UM Frankel Center Event: Jewish Multilingualism in the Midwest: Yiddish Translations of Urban Experience
February 4 - February 5Cost: Free
Mellon Sawyer Seminar: Sites of Translation in the Multilingual Midwest
Seminar coordinator: Maya Barzilai (UM Associate Professor of Middle East Studies and Judaic Studies)
Visiting participants: Mikhl Yashinsky (Actor, playwright, director, and Yiddisht), Jessica Kirzane (Scholar, translator, instructor of Yiddish, University of Chicago), Erin Faigin (History Gradate Student, University of Wisconsin-Madison),
Local participants: Julian Levinson (UM Professor of American Jewish Studies), Mikhail Krutikov (UM Professor of Slavic and Judaic Studies).
The presence of Jews in the big cities of the Midwest (Detroit, Chicago, Cincinnati, or Milwaukee) has been studied primarily through the lens of urban history, focusing on the post-war period. The linguistic dimension of the Jewish encounter with the Midwest deserves, however, further scholarly attention. This seminar is dedicated to Yiddish (and some Hebrew) translations of urban experience in the Midwest. It dovetails with the Frankel Institute for Advanced Judaic Studies theme year, “Translating Jewish Cultures.”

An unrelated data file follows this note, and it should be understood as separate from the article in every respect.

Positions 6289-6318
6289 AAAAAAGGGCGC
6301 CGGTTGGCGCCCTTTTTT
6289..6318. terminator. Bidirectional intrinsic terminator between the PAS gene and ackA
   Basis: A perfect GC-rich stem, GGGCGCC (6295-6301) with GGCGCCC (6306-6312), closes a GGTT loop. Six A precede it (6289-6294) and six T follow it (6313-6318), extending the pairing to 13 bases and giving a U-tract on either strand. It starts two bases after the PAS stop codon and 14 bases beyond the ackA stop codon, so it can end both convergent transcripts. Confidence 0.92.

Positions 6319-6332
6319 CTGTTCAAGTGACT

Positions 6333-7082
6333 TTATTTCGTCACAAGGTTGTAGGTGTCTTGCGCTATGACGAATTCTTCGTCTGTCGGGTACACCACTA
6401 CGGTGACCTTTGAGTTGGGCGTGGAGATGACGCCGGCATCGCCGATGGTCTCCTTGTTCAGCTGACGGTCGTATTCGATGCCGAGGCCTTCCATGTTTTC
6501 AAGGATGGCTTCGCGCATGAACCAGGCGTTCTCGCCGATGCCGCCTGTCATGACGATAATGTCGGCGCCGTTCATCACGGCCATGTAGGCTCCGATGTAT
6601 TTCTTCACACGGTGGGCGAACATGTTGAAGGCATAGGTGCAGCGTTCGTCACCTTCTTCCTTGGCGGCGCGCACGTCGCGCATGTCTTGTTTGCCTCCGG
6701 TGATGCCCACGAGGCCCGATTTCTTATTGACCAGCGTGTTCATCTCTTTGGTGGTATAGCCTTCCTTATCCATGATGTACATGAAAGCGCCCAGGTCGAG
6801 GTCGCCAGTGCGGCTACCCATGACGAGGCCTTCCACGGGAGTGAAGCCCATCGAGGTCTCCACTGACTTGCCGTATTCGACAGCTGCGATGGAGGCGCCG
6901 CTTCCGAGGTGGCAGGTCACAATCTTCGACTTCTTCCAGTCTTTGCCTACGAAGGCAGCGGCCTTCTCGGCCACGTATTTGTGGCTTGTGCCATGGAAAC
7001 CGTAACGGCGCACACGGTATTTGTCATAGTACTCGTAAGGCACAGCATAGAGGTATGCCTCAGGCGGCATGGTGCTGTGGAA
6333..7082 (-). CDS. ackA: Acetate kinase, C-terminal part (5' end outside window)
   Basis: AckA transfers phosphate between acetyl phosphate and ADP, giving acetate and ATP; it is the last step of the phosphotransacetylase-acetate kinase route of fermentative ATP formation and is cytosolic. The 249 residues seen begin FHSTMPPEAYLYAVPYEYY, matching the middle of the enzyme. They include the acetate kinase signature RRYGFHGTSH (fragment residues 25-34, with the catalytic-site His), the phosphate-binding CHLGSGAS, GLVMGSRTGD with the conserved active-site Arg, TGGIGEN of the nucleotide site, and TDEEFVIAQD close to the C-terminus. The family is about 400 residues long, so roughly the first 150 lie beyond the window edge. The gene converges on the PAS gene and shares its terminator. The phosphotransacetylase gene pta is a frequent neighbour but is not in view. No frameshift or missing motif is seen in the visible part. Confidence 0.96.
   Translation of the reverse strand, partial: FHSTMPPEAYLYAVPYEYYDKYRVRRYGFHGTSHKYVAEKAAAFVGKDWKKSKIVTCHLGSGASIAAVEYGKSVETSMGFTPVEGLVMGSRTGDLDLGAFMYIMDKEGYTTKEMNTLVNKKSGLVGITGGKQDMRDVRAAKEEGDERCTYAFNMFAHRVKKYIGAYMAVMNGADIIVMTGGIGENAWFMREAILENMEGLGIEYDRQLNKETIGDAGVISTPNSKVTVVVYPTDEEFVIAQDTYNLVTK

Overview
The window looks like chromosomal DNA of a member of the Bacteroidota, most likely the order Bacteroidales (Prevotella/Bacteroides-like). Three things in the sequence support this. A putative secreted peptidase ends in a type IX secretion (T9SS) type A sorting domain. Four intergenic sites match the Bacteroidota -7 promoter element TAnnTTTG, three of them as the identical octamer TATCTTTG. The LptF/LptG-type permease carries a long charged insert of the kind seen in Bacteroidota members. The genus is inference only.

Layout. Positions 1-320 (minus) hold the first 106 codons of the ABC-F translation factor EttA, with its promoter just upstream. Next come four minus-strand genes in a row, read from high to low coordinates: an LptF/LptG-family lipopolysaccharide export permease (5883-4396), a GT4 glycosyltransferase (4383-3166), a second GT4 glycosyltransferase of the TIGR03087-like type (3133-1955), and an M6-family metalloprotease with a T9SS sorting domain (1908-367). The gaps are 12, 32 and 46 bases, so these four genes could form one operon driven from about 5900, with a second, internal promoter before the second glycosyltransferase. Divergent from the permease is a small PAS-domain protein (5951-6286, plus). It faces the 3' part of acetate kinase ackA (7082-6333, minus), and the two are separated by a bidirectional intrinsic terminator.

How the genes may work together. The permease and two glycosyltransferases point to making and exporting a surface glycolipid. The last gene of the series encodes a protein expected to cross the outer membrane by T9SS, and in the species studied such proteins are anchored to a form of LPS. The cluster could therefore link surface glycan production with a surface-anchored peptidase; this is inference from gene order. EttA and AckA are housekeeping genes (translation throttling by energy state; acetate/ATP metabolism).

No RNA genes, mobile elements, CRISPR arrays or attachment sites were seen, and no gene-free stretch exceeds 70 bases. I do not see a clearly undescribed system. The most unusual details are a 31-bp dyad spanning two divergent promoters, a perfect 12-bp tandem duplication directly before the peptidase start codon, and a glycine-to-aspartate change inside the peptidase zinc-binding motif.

The influx of Jewish immigrants from Eastern Europe to the United States in the late nineteenth and early twentieth centuries catalyzed the development of an American Yiddish culture, one that flourished particularly in the first decades of the twentieth century. While the majority of cultural production took place in New York City and its suburbs, where most Jewish immigrants preferred to reside, other big cities in the United States, including Midwestern ones, also attracted native Yiddish speakers. Between 1924 and 1937, for instance, a Yiddish-language theater operated in Detroit, attracting major Yiddish stage stars from across the United States. The city also drew well-known Yiddish writers such as Moyshe Leyb-Halperin and Moyshe Nadir. To this day, the language continues to be studied at the University of Michigan; it is an ideal location for a seminar to reconstruct various histories of translating Detroit, as well as other Midwestern sites, both into and out of Yiddish.